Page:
The Wealth Wallahs
Bloomsbury Publishing India Pvt. Ltd
Sudhir Raikar, Content Architect, IIFL | Mumbai | October 13, 2016, 14:28 IST
The Wealth Wallahs is more than a delightful peek into the world of wealth. Author Shreyasi Singh’s measured insights can’t merely be attributed to her editorial stint with the Indian edition of the US magazine Inc which gave her a ring side view of India’s new-age entrepreneurial evolution. Her conviction stems more from a visible penchant for detached probe, consciously avoiding the lure of convenient conclusion which, especially in the case of literature of the given genre, tends to escape public scrutiny.
Against the enchanting backdrop of a bagful of ‘tryst with wealth’ tales - whether incidental or accidental - of some of the happening first-generation entrepreneurs and professionals - she presents a near-360 degree account of IIFL Wealth, the trailblazing firm which has transformed the wealth management space with its prudent takes and proactive tweaks.
Singh’s ‘unspooling’ of the IIFL Wealth phenomenon is splendidly universal, an objective commentary on the post-2008 progression led by India’s entrepreneurial zing, also a torchlight on the cosseted territory of wealth that was steeped in secrecy for long. In what’s a profound scrutiny of the first-generation wealth dynamic, citing seminal work of specialists and surveyors for germane reinforcement, Singh underlines the changing psyche of the oven-fresh wealth creators and the consequent shift in the strategies of avant-garde wealth managers, as also the cause and effect of the socio-cultural attitudes of a vast majority, watching the wealthy from the sidelines.
It was IIFL Wealth’s astute focus on first-generation money, Singh tells us, that helped it reap rich dividends contrary to what the majority believed when they set up shop. On one end was the aftermath of the global slowdown that posed serious questions on the value prop of a novice wealth management player, on the other was a thriving environment where umpteen funding rounds were making millionaires zillion times faster than ever before and, where for the first time, working professionals became well-heeled purely from employment. By virtue of its offbeat focal point as much as its core competence made sharper from the synergies with its parent group, IIFL Wealth mirrored the success of its clients and scripted a revolution of sorts for the whole industry.
Singh has unleashed a wealth of aspects linked with wealth:
Like how many of India’s first-generation rich are yet uncomfortable talking about their affluence, perhaps guided by fear of inviting undue attention in a heavily lopsided society, and even fatal consequences as many events have proved...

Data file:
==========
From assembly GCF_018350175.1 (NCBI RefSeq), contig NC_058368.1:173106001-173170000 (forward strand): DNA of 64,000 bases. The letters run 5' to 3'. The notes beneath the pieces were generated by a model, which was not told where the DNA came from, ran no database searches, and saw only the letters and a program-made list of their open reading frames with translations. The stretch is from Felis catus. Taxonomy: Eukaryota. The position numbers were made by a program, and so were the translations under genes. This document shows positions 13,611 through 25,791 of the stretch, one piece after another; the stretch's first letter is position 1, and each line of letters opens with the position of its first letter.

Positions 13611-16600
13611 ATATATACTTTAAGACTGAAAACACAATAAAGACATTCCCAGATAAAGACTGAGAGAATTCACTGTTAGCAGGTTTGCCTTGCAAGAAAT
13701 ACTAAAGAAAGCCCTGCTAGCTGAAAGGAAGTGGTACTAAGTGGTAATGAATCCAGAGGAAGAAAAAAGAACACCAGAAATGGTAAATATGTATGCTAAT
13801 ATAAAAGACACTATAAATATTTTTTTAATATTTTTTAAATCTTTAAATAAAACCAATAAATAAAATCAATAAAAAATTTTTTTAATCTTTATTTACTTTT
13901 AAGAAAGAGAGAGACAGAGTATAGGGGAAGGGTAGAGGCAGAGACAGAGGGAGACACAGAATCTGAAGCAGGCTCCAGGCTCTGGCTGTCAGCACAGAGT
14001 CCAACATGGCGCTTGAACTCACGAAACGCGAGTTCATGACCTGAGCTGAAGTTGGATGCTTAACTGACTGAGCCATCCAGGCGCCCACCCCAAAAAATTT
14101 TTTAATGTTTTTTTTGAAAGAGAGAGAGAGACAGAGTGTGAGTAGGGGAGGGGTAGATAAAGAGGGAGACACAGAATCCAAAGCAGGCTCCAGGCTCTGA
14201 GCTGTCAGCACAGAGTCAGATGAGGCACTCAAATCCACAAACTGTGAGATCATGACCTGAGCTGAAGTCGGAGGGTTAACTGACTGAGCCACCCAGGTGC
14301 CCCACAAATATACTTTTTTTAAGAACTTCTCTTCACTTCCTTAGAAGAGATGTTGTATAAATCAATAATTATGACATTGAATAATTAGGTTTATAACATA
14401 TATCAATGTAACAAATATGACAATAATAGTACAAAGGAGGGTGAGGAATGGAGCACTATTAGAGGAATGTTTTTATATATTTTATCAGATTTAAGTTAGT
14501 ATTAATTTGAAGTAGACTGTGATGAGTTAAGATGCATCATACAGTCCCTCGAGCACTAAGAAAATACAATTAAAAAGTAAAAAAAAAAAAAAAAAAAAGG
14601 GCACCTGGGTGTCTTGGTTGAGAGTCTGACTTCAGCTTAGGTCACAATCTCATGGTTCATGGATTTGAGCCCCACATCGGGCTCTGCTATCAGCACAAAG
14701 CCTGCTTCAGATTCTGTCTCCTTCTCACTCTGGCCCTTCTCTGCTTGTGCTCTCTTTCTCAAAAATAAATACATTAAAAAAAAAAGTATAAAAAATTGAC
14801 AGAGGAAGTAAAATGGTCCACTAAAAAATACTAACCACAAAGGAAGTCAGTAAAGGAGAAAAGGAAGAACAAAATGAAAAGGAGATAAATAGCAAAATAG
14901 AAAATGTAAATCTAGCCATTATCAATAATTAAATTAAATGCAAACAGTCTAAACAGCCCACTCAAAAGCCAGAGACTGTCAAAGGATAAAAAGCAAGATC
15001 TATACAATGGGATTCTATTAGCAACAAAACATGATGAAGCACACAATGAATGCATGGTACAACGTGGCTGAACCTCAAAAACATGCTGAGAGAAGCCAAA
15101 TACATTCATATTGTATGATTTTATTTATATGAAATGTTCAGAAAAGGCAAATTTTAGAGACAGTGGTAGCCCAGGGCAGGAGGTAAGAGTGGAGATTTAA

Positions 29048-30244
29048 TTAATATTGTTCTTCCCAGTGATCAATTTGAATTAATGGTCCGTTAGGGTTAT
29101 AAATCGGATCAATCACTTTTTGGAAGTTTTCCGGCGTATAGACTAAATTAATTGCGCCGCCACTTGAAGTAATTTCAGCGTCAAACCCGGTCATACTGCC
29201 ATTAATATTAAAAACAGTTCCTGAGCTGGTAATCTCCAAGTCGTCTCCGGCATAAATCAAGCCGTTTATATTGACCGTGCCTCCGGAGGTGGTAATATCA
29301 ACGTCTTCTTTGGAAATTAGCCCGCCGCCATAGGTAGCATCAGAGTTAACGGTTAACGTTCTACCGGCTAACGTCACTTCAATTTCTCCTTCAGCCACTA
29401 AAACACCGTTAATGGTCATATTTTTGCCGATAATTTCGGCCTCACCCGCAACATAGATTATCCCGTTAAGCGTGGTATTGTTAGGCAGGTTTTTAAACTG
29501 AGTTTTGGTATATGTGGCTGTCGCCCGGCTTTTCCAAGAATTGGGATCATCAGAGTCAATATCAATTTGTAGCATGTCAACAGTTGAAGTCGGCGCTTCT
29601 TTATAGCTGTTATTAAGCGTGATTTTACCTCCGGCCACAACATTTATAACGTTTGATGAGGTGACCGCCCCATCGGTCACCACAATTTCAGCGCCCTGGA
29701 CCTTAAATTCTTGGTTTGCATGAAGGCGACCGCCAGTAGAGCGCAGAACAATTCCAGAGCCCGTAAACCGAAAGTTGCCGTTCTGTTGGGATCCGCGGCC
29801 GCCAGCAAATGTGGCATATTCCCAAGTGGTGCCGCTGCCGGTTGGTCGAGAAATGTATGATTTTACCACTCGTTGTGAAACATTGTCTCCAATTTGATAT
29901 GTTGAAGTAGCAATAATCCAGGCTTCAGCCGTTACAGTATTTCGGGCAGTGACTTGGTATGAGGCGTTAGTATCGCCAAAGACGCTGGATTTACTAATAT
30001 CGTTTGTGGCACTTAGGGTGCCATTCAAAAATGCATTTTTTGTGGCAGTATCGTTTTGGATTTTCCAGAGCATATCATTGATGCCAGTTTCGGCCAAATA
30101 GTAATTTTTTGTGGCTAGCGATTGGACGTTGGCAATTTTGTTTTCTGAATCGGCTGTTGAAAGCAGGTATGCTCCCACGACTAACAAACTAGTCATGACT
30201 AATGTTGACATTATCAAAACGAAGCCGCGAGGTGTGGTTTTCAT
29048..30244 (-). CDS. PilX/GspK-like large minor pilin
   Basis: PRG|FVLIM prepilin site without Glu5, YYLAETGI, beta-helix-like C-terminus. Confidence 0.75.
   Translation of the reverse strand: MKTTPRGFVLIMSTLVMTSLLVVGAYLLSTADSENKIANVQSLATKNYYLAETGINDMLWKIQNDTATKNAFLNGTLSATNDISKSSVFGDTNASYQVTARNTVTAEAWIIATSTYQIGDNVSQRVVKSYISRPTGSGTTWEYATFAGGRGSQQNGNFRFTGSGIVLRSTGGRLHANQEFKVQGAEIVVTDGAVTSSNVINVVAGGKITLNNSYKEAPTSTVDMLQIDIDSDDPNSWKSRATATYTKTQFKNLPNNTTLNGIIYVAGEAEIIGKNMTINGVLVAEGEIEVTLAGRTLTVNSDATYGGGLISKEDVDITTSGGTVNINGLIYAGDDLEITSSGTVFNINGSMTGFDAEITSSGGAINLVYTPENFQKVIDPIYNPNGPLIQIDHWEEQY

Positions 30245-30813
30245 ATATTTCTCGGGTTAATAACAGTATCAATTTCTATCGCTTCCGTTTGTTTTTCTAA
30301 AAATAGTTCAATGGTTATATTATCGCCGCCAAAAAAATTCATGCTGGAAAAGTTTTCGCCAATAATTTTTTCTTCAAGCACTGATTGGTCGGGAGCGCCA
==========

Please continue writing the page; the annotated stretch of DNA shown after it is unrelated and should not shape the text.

Like how the manner in which wealth is made, particularly in specific sectors like real estate, still influences public perception – differing vastly across geographies and demographics - that in turn affects the behaviour of those in its possession...
Like how the venture capital and private equity-backed wealth phenomenon has changed the face of entrepreneurship in India, making it more democratic and ‘beyond the clutch of a small group of business families and industrial houses’...
Like how most of the first generation rich swear by refreshingly new definitions of wealth rooted in purpose and prudence ( and even philanthropy), not power and propensities...
Singh neatly sums up how the first generation rich have changed the rules of the game for wealth management (thriving on calculated risks and a yearning for capital growth, not merely its protection) before unfolding the inspiring story of IIFL Wealth. Her chronicle of the maverick wealth management firm is matter of fact, a welcome departure from the typical media narratives that are either reduced to replicas of corporate brochures, too rosy for comfort, or made to sound unduly caustic only to project ‘deep insights’ through a premeditated stance of dismissal and negation.
Singh dissects the IIFL Wealth DNA beginning with the fascinating bios of the three founding musketeers and a brief on the owner of the holding company, himself a self-made entrepreneur who built a financial powerhouse on the sheer strength of his non-conformism. The firm’s vision and mission, values and beliefs, style and substance, camaraderie and conviction, strategies and tactics, trials and triumphs, twists and turns, learning and improvisation – she touches every aspect by reciting endearing anecdotes that tell us more about the stellar character of the firm and recounting milestone developments that scripted its success and competitive edge.
Above all, Shreyasi Singh is an awesome story teller, judiciously linking the end of each chapter to the beginning of the next with the authority of a bestselling author. That’s precisely why this is not just a book for the wealthy or the managers of their wealth. As Singh puts it succinctly, it is useful reading for anyone interested in a fast-evolving, aspirational country, more so when wealth decisions are influenced as much by personal circumstances as by workplace realities.